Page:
They are harmless and inoffensive creatures, offering no resistance when caught; their principal means of escape being the extraordinary rapidity with which they burrow in the ground, and the tenacity with which they retain their hold in their subterranean retreats.
2, a), while in many beetles that burrow into the earth or climb about on trees the fore-legs are broadened and strengthened for digging, or lengthened and modified for clinging to branches.
Some fly through the air, others burrow in the earth, while several families have become fully adapted to life in fresh water.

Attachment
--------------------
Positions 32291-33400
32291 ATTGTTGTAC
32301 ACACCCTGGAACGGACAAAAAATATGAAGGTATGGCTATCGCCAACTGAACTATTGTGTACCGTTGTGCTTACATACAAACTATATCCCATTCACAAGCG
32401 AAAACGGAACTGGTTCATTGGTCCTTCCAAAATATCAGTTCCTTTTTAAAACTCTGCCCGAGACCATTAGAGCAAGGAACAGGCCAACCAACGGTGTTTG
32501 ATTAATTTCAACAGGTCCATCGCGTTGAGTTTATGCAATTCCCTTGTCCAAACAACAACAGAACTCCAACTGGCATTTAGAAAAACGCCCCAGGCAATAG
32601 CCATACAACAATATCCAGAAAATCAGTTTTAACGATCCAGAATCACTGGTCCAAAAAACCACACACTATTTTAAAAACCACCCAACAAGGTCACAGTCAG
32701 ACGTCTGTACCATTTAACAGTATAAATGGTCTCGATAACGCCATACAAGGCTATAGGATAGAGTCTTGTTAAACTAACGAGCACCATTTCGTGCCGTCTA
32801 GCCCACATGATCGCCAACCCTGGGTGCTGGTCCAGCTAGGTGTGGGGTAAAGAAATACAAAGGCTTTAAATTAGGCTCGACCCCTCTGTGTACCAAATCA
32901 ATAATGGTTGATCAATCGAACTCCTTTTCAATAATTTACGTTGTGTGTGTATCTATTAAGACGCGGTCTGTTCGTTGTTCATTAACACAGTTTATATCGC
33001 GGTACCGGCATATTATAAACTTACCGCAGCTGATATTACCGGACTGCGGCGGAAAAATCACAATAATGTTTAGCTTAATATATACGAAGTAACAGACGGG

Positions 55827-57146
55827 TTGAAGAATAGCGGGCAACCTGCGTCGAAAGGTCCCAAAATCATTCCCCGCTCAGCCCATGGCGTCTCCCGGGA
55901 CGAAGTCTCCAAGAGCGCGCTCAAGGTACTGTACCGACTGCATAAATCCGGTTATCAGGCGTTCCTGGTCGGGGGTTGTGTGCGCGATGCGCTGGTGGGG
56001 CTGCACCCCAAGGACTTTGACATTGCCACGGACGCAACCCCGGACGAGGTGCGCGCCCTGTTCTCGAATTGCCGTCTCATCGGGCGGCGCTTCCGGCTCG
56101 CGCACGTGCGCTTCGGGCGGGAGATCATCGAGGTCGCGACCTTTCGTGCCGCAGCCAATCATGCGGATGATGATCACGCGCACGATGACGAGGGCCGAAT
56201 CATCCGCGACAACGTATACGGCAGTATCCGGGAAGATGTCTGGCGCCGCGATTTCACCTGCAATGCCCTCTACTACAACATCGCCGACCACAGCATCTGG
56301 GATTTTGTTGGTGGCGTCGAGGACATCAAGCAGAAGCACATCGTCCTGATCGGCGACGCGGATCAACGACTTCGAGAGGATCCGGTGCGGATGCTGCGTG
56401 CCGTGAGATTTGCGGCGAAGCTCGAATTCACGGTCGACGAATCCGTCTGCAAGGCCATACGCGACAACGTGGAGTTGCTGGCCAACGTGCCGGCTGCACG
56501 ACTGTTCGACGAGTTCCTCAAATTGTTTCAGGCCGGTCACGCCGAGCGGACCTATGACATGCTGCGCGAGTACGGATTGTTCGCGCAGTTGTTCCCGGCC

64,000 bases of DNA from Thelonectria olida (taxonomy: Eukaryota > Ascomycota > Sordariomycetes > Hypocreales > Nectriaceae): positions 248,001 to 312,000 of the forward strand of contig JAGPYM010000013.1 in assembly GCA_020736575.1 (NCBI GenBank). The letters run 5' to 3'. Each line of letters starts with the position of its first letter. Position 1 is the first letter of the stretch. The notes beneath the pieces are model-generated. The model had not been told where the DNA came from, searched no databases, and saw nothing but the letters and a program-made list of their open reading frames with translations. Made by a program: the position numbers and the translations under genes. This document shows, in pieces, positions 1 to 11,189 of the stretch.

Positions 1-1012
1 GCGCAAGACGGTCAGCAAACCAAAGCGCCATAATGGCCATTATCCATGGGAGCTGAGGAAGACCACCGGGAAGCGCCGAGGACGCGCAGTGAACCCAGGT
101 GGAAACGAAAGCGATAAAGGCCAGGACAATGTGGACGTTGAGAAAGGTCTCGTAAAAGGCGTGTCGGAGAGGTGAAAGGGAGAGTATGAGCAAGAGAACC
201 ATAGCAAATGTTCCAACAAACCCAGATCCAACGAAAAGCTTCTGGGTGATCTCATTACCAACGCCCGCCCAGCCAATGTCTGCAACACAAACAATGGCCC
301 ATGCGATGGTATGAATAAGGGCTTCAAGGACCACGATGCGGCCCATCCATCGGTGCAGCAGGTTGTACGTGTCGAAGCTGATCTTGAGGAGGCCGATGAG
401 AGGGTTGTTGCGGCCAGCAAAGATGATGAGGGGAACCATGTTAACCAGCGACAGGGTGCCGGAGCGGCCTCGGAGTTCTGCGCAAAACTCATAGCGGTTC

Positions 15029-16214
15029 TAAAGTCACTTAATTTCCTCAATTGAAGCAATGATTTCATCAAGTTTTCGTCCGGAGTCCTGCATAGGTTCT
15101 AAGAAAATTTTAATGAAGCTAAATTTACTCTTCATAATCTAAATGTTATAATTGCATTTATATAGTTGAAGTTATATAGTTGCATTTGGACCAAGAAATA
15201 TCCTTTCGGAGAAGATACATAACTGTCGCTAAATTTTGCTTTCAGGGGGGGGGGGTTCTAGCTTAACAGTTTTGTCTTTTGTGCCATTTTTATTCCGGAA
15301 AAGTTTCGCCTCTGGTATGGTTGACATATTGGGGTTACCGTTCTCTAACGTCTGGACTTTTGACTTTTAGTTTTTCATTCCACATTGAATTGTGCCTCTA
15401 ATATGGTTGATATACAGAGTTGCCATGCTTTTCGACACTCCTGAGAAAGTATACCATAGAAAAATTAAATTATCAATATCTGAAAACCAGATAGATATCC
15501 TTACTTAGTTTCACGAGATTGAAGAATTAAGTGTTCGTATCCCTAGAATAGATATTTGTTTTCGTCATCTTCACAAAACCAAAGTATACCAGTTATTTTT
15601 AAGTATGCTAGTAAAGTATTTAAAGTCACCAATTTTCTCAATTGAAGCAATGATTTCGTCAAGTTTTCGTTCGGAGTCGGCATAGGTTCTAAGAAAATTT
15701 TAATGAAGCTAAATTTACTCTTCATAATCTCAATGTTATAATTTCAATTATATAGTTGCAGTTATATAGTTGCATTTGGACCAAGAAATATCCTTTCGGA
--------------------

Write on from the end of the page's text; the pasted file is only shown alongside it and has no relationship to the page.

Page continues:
The fifth abdominal segment has a pair of strong dorsal hook-like processes, by means of which the larva supports itself in the burrow which it excavates in the earth, the great head blocking the entrance with the mandibles ready to seize on any unwary insect that may venture within reach.
Others, with soft, white, cylindrical bodies, which recall the caterpillars of moths, burrow in the leaves or stems of plants.